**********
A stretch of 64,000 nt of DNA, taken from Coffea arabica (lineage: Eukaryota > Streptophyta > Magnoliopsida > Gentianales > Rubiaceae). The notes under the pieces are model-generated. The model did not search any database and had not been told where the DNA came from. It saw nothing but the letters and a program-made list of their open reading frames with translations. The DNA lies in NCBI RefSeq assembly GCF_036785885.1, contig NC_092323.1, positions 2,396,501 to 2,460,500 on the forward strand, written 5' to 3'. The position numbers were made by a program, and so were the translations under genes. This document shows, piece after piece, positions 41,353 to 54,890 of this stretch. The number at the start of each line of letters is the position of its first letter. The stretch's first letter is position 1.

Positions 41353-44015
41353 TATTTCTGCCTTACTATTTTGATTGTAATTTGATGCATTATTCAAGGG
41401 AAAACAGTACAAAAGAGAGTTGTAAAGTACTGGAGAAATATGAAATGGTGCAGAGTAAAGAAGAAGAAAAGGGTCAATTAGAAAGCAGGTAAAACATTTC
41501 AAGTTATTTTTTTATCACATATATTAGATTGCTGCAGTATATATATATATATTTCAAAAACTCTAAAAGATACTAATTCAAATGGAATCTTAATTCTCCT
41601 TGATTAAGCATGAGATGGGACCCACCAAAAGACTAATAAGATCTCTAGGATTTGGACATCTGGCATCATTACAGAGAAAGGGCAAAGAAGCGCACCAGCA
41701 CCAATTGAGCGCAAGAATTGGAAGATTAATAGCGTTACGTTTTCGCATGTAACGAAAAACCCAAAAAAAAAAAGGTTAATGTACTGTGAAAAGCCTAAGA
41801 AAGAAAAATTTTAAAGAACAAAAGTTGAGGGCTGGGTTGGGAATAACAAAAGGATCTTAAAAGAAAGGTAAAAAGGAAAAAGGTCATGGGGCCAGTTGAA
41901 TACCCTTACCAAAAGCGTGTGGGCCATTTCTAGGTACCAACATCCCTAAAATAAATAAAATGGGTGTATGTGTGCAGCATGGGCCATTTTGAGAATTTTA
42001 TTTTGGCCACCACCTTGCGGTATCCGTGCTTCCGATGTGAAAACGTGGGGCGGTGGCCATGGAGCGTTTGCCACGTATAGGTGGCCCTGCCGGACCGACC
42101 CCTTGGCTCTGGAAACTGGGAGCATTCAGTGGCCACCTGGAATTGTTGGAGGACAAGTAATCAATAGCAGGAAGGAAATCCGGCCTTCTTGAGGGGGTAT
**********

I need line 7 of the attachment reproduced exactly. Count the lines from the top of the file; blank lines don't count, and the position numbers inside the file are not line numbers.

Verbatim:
41701 CCAATTGAGCGCAAGAATTGGAAGATTAATAGCGTTACGTTTTCGCATGTAACGAAAAACCCAAAAAAAAAAAGGTTAATGTACTGTGAAAAGCCTAAGA